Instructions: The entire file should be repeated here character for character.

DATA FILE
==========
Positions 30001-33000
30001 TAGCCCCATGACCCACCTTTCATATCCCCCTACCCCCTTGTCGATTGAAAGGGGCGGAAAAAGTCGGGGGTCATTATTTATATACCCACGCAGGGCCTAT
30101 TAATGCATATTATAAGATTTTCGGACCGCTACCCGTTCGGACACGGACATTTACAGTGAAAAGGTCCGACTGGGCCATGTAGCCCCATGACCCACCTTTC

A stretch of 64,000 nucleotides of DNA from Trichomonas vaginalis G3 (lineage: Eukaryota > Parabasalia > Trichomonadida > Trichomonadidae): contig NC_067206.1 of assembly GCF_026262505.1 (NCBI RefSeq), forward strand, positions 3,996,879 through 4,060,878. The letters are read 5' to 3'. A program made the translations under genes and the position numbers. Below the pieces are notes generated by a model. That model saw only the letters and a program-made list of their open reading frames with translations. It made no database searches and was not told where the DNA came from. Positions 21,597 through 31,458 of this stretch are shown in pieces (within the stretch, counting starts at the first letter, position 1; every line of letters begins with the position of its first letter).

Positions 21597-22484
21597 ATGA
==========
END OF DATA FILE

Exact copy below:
Positions 30001-33000
30001 TAGCCCCATGACCCACCTTTCATATCCCCCTACCCCCTTGTCGATTGAAAGGGGCGGAAAAAGTCGGGGGTCATTATTTATATACCCACGCAGGGCCTAT
30101 TAATGCATATTATAAGATTTTCGGACCGCTACCCGTTCGGACACGGACATTTACAGTGAAAAGGTCCGACTGGGCCATGTAGCCCCATGACCCACCTTTC

A stretch of 64,000 nucleotides of DNA from Trichomonas vaginalis G3 (lineage: Eukaryota > Parabasalia > Trichomonadida > Trichomonadidae): contig NC_067206.1 of assembly GCF_026262505.1 (NCBI RefSeq), forward strand, positions 3,996,879 through 4,060,878. The letters are read 5' to 3'. A program made the translations under genes and the position numbers. Below the pieces are notes generated by a model. That model saw only the letters and a program-made list of their open reading frames with translations. It made no database searches and was not told where the DNA came from. Positions 21,597 through 31,458 of this stretch are shown in pieces (within the stretch, counting starts at the first letter, position 1; every line of letters begins with the position of its first letter).

Positions 21597-22484
21597 ATGA